Our Opinion: Towns' voters deserve more choices in 2021
N.C. State Board of Elections image via screen capture
This notice of candidacy form is the first step to running for office in a North Carolina city or town. Wilson County has 26 seats up for grabs in the 2021 municipal elections.
Before it became a cliché, it was an apt metaphor, and before that, a literal means of challenging a top-ranked boxer to a bout.
In the early 19th century, contenders would indeed throw their hats into the ring. Today, the phrase is used almost exclusively to describe the process of seeking elected office.
We need more Wilson County residents to make that figurative hat toss and answer the call to public service. Championship belts shouldn’t be won by forfeit, and neither should town mayor, commissioner and council member seats.
The two-week candidate filing period for municipal elections began Friday and continues until noon on Friday, July 16. If you live in the towns of Black Creek, Elm City, Lucama, Saratoga, Sims or Stantonsburg, you have an opportunity to put your name forward for consideration.
Ditto for residents of two towns whose boundaries extend into Wilson County — Sharpsburg, which also straddles Nash and Edgecombe counties, and Kenly, which is mostly contained within Johnston County.
Wilson City Council elections are postponed until March due to delays in 2020 U.S. Census Bureau data that could reshape the city’s voting districts. Elections in Wilson County’s small towns are on schedule because these municipalities elect commissioners and council members at large rather than by population-defined districts.
There are 26 jobs to fill, and voters will comprise the selection committee.
Black Creek and Elm City will each elect a mayor and five commissioners. Saratoga will elect a mayor and three commissioners. Lucama, Sims and Stantonsburg will choose three town board members each.
Two years ago, Black Creek, Elm City and Sims elected mayors who ran unopposed. Two candidates filed for Sims’ two commissioner seats and Elm City had five open commissioner seats and only four names on the ballot, all but ensuring everyone who filed for office would be victorious on Election Day.
In Black Creek, six candidates filed for five commissioner seats. In Stantonsburg, three candidates sought two open seats on the town board. And in Saratoga, four people sought three seats. These races at least allowed voters to play musical chairs and eliminate one person from contention.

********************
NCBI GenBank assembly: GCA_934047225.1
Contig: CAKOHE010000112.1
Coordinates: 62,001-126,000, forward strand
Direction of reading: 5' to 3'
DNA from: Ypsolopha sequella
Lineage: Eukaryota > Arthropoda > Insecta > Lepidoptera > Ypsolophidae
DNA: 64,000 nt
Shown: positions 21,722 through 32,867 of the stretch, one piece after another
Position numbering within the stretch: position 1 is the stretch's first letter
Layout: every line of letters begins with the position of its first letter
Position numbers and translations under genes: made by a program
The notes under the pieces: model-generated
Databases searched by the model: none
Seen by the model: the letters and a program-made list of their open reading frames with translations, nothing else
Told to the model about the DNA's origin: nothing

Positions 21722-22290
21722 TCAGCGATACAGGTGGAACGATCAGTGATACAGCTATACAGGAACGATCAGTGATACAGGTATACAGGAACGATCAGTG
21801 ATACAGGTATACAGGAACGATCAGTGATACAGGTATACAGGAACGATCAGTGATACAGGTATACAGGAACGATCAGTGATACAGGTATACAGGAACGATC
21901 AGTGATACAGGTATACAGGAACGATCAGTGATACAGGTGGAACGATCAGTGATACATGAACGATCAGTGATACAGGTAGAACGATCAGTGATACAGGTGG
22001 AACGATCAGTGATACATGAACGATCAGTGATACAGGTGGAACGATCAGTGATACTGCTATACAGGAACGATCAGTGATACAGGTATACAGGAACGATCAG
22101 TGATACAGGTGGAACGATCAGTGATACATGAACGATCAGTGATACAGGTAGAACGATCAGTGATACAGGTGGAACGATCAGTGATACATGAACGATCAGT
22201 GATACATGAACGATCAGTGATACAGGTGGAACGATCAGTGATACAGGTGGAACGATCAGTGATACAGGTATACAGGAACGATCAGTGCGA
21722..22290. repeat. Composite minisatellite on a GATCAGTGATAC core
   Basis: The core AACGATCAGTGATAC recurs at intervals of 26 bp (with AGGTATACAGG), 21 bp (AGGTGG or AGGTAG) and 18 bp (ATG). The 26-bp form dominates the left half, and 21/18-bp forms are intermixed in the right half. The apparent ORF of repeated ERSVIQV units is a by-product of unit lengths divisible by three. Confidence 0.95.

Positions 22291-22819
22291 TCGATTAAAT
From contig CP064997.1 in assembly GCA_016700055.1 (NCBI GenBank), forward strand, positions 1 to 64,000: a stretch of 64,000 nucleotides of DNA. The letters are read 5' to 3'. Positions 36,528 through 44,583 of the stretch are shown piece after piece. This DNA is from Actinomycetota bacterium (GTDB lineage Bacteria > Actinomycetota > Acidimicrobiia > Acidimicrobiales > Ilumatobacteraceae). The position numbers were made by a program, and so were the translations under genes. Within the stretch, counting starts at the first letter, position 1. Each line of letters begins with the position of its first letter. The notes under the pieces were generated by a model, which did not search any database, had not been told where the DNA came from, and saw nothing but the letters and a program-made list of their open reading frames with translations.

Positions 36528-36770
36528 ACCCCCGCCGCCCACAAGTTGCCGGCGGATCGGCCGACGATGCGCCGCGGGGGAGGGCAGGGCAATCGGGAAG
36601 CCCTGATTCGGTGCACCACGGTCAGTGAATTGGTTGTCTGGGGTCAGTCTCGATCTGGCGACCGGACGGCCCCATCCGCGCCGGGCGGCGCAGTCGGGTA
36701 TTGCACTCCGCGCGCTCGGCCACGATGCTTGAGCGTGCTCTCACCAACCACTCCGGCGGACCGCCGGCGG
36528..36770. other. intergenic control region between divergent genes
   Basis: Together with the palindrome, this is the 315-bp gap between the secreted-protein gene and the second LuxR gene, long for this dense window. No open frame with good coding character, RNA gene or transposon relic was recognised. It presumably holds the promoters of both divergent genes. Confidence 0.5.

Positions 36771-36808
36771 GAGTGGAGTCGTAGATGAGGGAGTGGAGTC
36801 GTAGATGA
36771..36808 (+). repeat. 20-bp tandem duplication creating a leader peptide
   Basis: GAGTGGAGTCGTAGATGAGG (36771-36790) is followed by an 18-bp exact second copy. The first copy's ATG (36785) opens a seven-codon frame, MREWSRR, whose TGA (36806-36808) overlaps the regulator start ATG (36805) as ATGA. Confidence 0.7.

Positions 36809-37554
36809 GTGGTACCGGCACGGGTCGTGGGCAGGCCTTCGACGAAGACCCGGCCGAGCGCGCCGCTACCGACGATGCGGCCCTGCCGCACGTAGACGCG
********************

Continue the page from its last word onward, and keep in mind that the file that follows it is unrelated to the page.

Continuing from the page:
Only three contests — for the mayorships of Stantonsburg, Saratoga and Lucama — were truly competitive, with two candidates in each town vying for the mayor’s gavel. In Lucama, both were write-in candidates, as no one initially filed for office.
We’d like to see, at minimum, two candidates for every seat in 2021. That isn’t a knock on any of our incumbents who plan to seek re-election, it’s simply an acknowledgment that voters in a representative democracy deserve choices.
When candidates run unopposed, victory is virtually guaranteed. Human nature tells us that politicians without opponents aren’t likely to spend a lot of time campaigning and won’t be as responsive to constituents’ concerns as they would be if someone else was vying for the same job.
Competition puts voters in the driver’s seat. In order to be successful, candidates have to pound the pavement, share their views on local issues and listen to the people who will ultimately decide their fate at the ballot box.
Municipal elections are nonpartisan. You can belong to any political party or no party at all. You can be a young professional, a middle-aged parent, a senior citizen, a retiree. Men and women of all backgrounds, races and stages of life can answer the call to serve.
The Wilson Times does not endorse candidates for public office, but we encourage all comers to step up to the proverbial plate.
Competitive races are a win for everyone involved. Incumbents who seek to retain their seats want a mandate and a vote of confidence from those they represent. A lack of opposition deprives them of that, and comedian John Oliver describes the resulting hollow victories as “defeating the very concept of nothing.”
Incumbents need challengers. Voters need choices.
And if you have ideas to help make your community a better place to live, work and play, Wilson County needs you on the ballot.
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